The National Council for the Blind of Ireland (NCBI) is pleased to announce details of an exciting new strategy to address the digital divide in Irish society with the support of the National Development Plan (NDP). The project will provide practical IT support and assistance from volunteers to visually impaired people through its Volunteer Inputs to Access Learning (VITAL) programme.
‘We must ensure that the rapid progression of today's Information Age does not leave behind, forget or exclude any individuals or groups in society" said Des Kenny, Chief Executive of the National Council for the Blind of Ireland at the announcement/launch. "The wide range of hardware and software available is a whole world waiting to be explored - the VITAL programme will open up this world of possibilities to people with visual impairments, while also harnessing the full potential of our many supporters and volunteers."
The NCBI has found that while the provision of Information Technology equipment to those with visual impairments is an essential step to fostering independence and encouraging personal development, the absence of trained and on-hand supporters who are available to ‘pop around’ creates uncertainty and irregularity in the use of provided equipment. Its absence also results in a low level of expectations for the practical application of new technology, leading to disappointment and frustration in the promise of new technology.
The Volunteer Inputs To Access Learning (VITAL) project aims to address this deficit by creating an infrastructure of trained volunteers to be on call to visit the homes of visually impaired persons to help them with the routine and the unusual needs of using a PC across a variety of tasks but with a particular emphasis on the use of e-mail and the internet. This will, NCBI believes address the very real problem of access to technology which confronts those with a visual impairment.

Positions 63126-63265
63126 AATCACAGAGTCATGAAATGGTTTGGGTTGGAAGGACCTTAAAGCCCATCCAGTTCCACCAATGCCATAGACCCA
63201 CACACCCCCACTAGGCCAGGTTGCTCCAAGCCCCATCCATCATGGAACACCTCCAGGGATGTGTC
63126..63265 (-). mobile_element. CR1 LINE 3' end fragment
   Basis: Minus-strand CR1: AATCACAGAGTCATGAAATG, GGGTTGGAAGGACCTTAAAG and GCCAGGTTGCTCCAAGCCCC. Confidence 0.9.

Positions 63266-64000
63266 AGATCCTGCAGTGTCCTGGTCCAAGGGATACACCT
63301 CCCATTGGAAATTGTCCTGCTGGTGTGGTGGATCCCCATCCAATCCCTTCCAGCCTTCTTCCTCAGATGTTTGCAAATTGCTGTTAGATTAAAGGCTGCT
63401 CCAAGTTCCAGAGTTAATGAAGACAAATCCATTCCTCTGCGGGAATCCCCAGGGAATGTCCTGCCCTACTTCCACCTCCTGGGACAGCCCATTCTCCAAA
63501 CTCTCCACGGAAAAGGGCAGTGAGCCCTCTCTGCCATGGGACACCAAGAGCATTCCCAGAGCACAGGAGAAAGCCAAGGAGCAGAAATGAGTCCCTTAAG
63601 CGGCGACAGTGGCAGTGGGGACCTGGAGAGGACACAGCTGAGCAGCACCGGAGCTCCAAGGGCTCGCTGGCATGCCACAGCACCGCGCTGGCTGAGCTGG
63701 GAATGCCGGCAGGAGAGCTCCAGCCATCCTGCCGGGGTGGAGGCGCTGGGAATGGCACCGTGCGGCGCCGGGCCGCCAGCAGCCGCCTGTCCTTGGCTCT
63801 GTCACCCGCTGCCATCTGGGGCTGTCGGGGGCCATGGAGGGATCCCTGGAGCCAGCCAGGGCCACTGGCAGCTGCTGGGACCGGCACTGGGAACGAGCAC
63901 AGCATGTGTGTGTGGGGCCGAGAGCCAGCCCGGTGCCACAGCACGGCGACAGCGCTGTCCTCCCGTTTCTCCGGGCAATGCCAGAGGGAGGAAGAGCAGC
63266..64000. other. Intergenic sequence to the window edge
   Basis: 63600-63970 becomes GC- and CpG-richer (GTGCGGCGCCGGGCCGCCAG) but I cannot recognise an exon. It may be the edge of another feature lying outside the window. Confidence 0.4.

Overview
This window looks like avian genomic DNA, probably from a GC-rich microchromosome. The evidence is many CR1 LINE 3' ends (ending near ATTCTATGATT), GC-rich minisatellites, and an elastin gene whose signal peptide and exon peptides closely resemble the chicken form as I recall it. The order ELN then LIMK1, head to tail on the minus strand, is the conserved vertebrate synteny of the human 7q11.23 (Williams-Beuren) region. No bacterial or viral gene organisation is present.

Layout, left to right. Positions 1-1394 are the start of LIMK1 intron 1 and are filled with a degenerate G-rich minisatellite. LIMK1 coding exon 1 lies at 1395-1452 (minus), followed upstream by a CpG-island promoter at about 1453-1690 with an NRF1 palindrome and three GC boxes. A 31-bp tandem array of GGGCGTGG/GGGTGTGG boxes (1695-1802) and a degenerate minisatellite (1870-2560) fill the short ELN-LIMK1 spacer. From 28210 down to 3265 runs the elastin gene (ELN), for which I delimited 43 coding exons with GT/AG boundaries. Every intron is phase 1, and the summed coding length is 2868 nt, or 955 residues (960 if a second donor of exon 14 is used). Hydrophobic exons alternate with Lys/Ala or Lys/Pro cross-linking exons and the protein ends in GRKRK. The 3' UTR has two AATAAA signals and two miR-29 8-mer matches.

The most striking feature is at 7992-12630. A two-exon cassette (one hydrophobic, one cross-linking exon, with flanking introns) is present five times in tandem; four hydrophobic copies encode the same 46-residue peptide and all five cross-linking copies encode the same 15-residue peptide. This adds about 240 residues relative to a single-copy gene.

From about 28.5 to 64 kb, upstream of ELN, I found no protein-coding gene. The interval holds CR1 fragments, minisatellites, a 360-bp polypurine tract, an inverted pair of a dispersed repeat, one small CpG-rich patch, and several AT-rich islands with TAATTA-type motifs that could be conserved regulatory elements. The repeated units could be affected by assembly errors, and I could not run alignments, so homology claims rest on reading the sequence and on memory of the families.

The NCBI is one of 71 groups who will receive funding under the new Community Application of Information Technology (CAIT) initiative. The VITAL project will receive a total of £93,600 under the CAIT scheme. The main focus of the scheme is to throw open the world of new technology and information systems to those in society who are unfamiliar with, and who do not use, the new technologies in their everyday lives. The initiative will harness the experience, local knowledge and relationships of the community and voluntary sector to implement demonstration projects, which achieve this aim.
Speaking at the announcement of the successful applicants in the Hodson Bay Hotel, Athlone, the Minister for Public Enterprise, Mary O’Rourke, TD, said "we had a simple aim with this initiative â€¦#8220; it was to extend an invitation to those less advantaged to participate in the world of PCs laptops, Internet and all those other IT areas they had heard so much about but knew so little."
At present, the NCBI is recruiting the staff and volunteers to operate the VITAL project, which it envisages will be up and running in early August. If members of the public with a knowledge of Information Technology systems are interested in volunteering please contact the National Council for the Blind of Ireland, Whitworth Road, Drumcondra, Dublin 9. Tel: 01 8307033, Web: www.ncbi.ie.